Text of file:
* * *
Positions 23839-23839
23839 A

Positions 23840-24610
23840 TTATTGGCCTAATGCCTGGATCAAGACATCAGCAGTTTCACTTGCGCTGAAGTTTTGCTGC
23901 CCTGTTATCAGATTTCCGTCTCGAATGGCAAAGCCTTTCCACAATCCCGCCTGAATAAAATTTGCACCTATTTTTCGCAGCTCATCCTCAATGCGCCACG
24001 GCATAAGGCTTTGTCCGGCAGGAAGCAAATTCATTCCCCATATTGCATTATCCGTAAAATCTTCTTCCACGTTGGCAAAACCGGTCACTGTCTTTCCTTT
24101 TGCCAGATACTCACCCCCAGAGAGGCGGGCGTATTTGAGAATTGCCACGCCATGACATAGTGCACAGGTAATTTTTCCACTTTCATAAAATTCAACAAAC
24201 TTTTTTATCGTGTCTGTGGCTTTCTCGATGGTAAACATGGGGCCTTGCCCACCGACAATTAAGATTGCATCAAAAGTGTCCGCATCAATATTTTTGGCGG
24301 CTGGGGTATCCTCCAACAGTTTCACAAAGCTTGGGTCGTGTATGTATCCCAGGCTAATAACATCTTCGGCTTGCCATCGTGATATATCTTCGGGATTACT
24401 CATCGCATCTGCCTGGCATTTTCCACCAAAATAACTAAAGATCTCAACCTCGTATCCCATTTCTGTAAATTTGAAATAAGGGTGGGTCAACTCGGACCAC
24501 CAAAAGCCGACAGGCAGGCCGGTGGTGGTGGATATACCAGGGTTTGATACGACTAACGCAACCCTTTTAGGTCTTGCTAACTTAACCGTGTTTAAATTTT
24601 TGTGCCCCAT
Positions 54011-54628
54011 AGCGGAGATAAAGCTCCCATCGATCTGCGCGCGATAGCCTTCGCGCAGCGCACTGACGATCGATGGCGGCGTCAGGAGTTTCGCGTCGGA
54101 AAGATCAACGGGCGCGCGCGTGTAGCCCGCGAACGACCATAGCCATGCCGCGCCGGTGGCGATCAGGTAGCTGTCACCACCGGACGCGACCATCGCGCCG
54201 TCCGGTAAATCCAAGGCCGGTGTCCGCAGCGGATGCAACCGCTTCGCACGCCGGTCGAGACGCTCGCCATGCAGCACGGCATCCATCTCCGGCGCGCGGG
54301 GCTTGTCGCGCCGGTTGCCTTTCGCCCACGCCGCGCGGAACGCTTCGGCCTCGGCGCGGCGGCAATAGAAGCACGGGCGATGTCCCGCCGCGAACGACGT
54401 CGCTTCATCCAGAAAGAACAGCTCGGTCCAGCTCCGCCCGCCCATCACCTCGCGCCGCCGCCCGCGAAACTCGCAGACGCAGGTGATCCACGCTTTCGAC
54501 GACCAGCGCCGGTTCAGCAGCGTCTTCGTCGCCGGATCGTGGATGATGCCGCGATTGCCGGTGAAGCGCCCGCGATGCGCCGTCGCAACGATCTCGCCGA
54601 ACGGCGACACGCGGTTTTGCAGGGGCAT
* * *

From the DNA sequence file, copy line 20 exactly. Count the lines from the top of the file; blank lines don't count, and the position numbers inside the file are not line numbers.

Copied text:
54601 ACGGCGACACGCGGTTTTGCAGGGGCAT